You know, in 2014, we won our case against the Washington team in a trademark, in trademark law. Since then, we lost our case in 2017 in an indirect ruling in the Supreme Court. And so, since 2017, our case has kind of been dormant. It’s just been there. You know, nothing has really happened as far as this movement goes. Of course, we’ve always put pressure on the team, but what’s been happening in this country really brought this up and brought up this new resurgence of it. And I will say it’s unfortunate that it happened — that it had to happen because of the murder of George Floyd, but, you know, as we’re having the larger discussion of racism and systemic racism in this country, this sort of happened.
And it’s wonderful to see, because I just never thought that this moment would ever happen. Indigenous people, we’ve always been ignored. We’ve always been pushed aside. The more that we have fought, the more that we have protested, it seems like Dan Snyder of the Washington team dug his heels in even further and got more aggressive with us, sued us in court, made that statement that he will never change the name. “You can put that in all caps,” is what he said. And, you know, that’s how we’ve always been treated. And we’ve been fighting this for decades and decades. And so, what we have here now —
JUAN GONZÁLEZ: And, Amanda —
AMANDA BLACKHORSE: — is, finally, the owner finally fell to the pressure of his investors.
JUAN GONZÁLEZ: And, Amanda, in terms of the influence of these companies, like FedEx threatening to remove its name from the stadium, because these branding deals by corporations often come with huge, annual, multimillion-dollar payouts, so Snyder was actually facing not only the wrath of the public, but potential huge financial distress. Could you talk about this impact of these corporations finally deciding that because of the Black Lives Matter movement, that they had to make public stances?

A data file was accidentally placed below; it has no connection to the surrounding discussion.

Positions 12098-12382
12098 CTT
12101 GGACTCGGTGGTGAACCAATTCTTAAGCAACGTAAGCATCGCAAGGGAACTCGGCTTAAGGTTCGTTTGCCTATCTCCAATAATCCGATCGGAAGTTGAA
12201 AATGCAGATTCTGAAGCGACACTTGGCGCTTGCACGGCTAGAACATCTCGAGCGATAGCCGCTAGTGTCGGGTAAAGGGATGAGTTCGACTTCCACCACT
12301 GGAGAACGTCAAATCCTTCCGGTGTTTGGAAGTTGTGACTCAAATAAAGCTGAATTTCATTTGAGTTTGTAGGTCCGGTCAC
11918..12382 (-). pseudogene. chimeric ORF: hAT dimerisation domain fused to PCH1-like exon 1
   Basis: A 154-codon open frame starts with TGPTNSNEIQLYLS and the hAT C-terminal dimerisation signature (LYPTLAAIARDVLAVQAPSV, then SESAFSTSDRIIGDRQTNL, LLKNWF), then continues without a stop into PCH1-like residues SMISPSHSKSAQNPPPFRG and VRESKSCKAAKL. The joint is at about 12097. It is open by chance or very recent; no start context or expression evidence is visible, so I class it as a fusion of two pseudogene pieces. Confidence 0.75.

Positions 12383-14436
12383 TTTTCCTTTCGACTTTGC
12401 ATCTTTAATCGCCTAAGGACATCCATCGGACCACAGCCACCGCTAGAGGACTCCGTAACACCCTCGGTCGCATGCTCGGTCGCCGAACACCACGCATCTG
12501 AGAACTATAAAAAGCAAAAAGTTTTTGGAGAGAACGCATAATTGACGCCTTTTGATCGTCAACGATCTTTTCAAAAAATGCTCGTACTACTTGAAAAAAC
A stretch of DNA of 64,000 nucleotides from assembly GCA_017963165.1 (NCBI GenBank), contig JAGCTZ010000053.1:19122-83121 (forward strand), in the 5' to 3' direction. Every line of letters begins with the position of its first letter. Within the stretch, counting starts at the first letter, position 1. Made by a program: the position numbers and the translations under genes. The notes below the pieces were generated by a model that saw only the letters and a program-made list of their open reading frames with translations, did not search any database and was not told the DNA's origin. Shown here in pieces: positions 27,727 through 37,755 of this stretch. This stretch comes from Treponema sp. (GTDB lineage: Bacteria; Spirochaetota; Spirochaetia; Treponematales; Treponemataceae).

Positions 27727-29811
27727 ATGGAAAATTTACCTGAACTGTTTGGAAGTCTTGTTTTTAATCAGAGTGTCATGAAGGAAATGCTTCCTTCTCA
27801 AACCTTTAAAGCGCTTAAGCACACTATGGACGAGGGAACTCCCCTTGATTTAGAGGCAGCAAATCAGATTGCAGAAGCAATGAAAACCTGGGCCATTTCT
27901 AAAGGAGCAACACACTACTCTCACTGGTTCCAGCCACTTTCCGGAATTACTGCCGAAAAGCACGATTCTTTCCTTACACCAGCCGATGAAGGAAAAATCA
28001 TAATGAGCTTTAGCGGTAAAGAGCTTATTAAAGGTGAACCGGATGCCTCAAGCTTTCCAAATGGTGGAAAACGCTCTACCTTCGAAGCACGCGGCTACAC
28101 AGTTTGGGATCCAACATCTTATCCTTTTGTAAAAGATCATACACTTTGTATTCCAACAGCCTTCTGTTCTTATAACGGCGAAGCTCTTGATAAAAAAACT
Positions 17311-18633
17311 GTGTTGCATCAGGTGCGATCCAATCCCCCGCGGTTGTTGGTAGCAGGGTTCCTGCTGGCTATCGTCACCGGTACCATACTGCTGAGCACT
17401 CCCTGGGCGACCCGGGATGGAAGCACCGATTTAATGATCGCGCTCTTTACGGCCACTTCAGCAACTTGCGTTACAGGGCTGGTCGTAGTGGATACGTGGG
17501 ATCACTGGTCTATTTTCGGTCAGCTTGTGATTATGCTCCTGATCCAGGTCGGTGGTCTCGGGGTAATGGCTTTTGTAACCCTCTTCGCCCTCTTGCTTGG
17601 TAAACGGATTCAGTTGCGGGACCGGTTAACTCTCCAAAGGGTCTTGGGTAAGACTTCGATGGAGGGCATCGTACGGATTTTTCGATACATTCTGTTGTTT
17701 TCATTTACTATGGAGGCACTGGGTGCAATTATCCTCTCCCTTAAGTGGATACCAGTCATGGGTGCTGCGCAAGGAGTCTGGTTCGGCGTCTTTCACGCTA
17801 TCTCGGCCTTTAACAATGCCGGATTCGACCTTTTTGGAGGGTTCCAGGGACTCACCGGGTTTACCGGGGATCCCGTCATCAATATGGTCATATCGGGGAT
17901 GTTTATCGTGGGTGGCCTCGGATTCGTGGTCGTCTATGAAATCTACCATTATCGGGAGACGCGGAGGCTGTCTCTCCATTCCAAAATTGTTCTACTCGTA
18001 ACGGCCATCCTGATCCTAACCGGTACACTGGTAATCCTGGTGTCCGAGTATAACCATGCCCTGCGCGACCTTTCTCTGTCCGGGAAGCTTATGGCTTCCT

AMANDA BLACKHORSE: Yes. So, the investors pushing Dan Snyder, I think, is what really sort of tipped the — you know, pushed him over the edge, really. But what a lot of people don’t know is that that investor push had been going on for many, many years. Indigenous people, Native people have been fighting and have been demanding that the investors — that they divest from racism. You know, FedEx has been one that has been pushed for a very long time, Bank of America, as well. And it came from an initiative from the Investors and Indigenous Peoples Working Group. So, this is not just something that FedEx decided all of a sudden they had a change of heart and wanted to push Dan Snyder to do this; Indigenous people have been pushing them for many, many years. Suzan Harjo can attest to that, as well.
And so, but I think that’s what pushed him eventually to make that change. And I think that just shows you how much money — how powerful money is in this industry. It’s all about money. Like I said, you know, we’ve done everything. We protested. We’ve gone to court. We’ve done all of these things. And it was, at the end of the day, you know, the movement in this country and money that eventually made him do his thorough review.